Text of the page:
KODÁLY: Sonata for Solo Cello. Cello Sonatina. Capriccio. Adagio (version for cello & piano). Cello Sonata / István Várdai, cel; Klára Würtz, pn / Brilliant Classics BRI95574
Cellist István Várdai was a new name to me, but I will not forget him in the future. He is clearly one of the more emotionally intense performers of his day, and at least in the context of this disc a man committed to presenting the music of Zoltan Kodály in its best light.
Someone once said that all solo violin and cello sonatas owe something to J.S. Bach’s pioneering works of the 18th century, but to be truthful I hear little or nothing of Bach in the opening work on this CD other than a few pizzicato notes here and there to suggest a rhythmic accompaniment. Rather, it is a lyrical effusion, pouring out of the cello as if a flow of lava from a volcano, with Várdai attacking the strings with vigor. The music itself is well composed and structured, but none of this would mean very much were it not for the emotion of the playing. Even the high trills are attacked as if Várdai’s very life depended on them. This is quite extraordinary playing by anyone’s judgment.
Of course, some of this music specifically calls for such an approach: the second movement of the solo cello sonata is marked “Adagio (con gran’ espressiono),” but that doesn’t mean that all cellists understand what “gran’ espressiono” really means. Years of being taught in conservatories to “let the music speak for itself,” i.e. don’t inject anything into the score that is not specifically called for, has bred a generation of tidy little robots, technically adroit but lacking in anything resembling feeling. Várai obviously disagrees with this approach. In the last movement, which has the most references to and suggestions of Hungarian/Magyar folk music, Várdai really digs in and delivers.
In the piano-accompanied works, pianist Klára Würtz proves equally emotional if a bit romanticized in phrasing. What I found interesting was that, for whatever reason, their playing seemed to operate on two different levels, since Várdai was so much stricter in tempo and phrasing. Whether or not this was done on purpose I don’t know; it didn’t really hurt the music much, but it was a bit odd to hear, like having an early pianist like Paderewski or de Pachmann accompany a more modern cellist like Feuermann or Starker. Interestingly, Várdai himself played with a more romantic bent in the a cappella Capriccio. The Adagio is played by both with a romantic bent, but this is one of Kodály’s more sentimental pieces anyway (it’s his first published work, from 1905, originally composed for violin and piano).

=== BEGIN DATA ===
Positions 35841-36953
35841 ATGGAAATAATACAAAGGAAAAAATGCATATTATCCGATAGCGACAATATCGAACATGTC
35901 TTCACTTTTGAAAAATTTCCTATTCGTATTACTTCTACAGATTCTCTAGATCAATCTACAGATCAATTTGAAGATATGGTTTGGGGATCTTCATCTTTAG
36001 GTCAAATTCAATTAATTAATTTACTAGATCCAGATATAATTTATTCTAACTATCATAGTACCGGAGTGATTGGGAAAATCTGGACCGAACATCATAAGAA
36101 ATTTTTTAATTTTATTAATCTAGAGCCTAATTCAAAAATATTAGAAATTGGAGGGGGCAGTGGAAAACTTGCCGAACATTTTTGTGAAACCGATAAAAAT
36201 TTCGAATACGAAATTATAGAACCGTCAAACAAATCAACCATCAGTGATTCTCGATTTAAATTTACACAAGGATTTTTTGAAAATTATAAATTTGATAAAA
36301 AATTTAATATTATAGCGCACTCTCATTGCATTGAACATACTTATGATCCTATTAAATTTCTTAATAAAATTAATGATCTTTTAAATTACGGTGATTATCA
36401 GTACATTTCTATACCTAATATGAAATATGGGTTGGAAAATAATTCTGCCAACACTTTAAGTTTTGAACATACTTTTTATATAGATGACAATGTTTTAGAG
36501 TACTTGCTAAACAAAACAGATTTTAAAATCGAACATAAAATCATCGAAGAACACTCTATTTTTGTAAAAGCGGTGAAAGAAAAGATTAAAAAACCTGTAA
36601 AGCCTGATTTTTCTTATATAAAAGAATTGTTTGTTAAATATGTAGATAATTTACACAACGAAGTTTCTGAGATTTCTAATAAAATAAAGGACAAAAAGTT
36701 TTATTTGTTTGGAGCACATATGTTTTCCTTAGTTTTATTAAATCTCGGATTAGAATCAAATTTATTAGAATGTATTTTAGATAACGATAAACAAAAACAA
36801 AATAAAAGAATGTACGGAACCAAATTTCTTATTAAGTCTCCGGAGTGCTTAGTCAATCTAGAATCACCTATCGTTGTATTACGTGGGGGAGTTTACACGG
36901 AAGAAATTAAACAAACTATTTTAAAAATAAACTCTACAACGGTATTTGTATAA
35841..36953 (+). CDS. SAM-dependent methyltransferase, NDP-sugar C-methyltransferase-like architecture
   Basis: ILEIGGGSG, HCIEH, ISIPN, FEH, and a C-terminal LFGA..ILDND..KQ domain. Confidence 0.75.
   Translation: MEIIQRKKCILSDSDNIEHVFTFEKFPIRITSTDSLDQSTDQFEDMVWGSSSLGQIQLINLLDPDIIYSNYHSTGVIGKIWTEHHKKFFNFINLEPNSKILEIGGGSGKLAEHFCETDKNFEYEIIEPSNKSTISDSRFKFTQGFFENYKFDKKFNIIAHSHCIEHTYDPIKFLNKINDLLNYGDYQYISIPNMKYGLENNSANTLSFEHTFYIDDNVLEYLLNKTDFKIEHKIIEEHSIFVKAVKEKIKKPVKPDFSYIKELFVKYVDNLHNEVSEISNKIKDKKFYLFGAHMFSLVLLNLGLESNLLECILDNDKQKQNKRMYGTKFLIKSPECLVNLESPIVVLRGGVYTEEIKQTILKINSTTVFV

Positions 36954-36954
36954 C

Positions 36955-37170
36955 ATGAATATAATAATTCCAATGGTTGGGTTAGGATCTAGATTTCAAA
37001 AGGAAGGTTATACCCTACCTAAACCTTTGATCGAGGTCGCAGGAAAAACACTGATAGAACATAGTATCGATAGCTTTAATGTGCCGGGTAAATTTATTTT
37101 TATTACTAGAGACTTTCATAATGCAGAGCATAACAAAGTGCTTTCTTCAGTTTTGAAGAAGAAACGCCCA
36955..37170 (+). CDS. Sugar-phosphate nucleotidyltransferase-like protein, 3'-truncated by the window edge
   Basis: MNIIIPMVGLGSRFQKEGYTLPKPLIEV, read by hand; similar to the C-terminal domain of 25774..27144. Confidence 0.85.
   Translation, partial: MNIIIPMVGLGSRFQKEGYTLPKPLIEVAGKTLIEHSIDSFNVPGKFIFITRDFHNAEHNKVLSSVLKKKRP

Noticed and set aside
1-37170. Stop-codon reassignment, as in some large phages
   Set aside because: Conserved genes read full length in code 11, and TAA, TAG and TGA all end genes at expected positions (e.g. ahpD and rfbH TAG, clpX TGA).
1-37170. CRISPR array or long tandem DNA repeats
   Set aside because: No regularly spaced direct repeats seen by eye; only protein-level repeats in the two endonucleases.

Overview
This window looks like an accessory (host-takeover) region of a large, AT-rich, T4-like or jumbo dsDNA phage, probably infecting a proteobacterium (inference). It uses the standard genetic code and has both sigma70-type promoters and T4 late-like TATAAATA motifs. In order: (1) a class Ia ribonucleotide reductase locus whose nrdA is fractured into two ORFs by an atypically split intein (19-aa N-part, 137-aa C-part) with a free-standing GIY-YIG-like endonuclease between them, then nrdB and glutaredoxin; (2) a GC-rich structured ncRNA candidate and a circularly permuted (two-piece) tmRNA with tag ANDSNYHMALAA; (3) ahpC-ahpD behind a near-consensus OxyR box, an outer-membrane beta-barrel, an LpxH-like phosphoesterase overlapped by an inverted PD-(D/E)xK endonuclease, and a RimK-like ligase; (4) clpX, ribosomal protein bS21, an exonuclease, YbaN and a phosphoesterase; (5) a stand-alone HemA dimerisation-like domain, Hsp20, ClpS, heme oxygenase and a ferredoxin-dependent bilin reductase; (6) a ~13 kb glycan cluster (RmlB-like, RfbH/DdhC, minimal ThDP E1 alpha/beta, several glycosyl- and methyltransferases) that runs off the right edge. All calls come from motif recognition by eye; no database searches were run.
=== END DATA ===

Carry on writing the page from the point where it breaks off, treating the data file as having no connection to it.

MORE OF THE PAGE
The fairly early (Op. 4) Cello Sonata also leans towards Romanticism, but its structure is more terse and its mood somewhat somber. The piano part is also less mushy in construction, with some of those unusual Magyar harmonies that Kodály and Bartók were collecting, and listening to, on homemade cylinder recordings. As the first movement develops, in fact, the music becomes ever tauter in form and quicker in tempo, yet it never quite escapes its sad feeling. The opening “Allegro con spirito” of the second (and final) movement breaks the melancholy mood for a while, giving both instruments shimmering figures and rapid scale passages, but it later switches to “Molto adagio” for the ending, bringing it to a somewhat sad conclusion.
This is a superb album of this music, highly recommended.
—© 2018 Lynn René Bayley
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